Sunday, October 10, 2010

The Interregnum Ahead

The votes have not yet been counted, and no one should take the American voter for granted. It is not a certainty that Republicans will win control of one or both the U.S. house and senate, but laws of gravity tell us that Democratic losses will be great and significant in any event.

Should the GOP win control of the house of representatives, there will be a most interesting interval between the first week of November, 2010, and the first week of january 2011, when the new Congress is sworn in. This interregnum allows for critical opportunities and very high risks for both parties. This interval will happen no matter what the election results are, but if there is a changeover in control of one or both houses, there will be extraordinary temptations laid before both winners and losers.

Some Democratic leaders and many in the media have speculated that there will be a “lame duck” session of Congress in November and December in which Democrats will try to enact radical legislation they could not pass before. Republicans should only be so lucky to have their opponents try to do this. The negative reaction in the country would be enormous, and the opportunity for the Democrats to recover by 2012 would be irretrievably lost. Not only that, the effort would fail because no sane surviving Democratic member of Congress would dare to vote for such an effort. It would be political suicide. As for the many losers, Speaker Pelosi no longer would have the power ot enforce her will, nor would such losing members risk such a vote if they have any desire to run again. So forget about a lame duck session.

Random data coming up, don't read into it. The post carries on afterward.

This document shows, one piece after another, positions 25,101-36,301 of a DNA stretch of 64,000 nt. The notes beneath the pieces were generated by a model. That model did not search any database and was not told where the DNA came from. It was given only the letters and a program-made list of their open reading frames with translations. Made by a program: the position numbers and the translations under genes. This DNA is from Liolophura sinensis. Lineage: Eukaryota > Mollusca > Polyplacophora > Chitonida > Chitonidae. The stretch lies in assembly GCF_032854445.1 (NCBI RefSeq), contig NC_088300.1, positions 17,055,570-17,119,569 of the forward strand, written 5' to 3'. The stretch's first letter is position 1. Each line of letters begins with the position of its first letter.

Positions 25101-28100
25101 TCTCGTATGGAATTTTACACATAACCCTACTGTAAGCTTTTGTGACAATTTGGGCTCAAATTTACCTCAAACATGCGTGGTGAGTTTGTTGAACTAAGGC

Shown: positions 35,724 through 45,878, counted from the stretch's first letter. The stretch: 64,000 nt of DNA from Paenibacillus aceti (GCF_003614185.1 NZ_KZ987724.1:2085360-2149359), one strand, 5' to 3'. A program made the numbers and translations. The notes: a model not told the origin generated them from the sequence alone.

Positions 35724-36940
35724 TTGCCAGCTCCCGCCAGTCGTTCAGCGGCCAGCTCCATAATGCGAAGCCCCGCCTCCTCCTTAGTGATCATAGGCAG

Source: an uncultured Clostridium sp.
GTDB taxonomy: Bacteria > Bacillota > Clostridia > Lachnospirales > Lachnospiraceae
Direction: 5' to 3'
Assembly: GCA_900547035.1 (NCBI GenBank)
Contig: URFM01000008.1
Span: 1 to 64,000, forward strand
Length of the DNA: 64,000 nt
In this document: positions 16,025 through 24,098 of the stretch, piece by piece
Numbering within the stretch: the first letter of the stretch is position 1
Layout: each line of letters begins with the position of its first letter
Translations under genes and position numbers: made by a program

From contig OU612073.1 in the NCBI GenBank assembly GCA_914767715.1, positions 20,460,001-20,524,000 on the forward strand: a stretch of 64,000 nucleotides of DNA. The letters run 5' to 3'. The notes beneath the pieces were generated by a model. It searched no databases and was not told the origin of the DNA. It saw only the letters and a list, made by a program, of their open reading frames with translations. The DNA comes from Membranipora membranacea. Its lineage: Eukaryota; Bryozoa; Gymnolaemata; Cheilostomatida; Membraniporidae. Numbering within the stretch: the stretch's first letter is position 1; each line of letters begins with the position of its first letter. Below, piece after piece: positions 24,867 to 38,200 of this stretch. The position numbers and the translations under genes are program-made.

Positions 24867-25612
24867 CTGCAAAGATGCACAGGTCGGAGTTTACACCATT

The Democrats would be well advised to take the results to heart, and move back to the political center as fast as they can before 2012. New leadership in both houses of Congress would be in order, and a new approach from President Obama the only viable course.

But if victorious, Republicans would be well advised to take a deep breath, tone down any gloating or promise of revenge in the new session, and put the onus on President Obama to work with them in the new year and session. After all, the voters will be sending a message, and it is the obligation of any American elected official to pay attention to the voter. Barack Obama will still be president in January, 2011, and no one is predicting that, even if a landslide in November for the GOP, that either house would be able to override his veto.

It will be a tricky chess game, then, in the period after the mid-term election, and both sides will need their best players in the game. It’s not too soon for either side to think out and plan for this possibly historic interregnum ahead.

No comments:

Post a Comment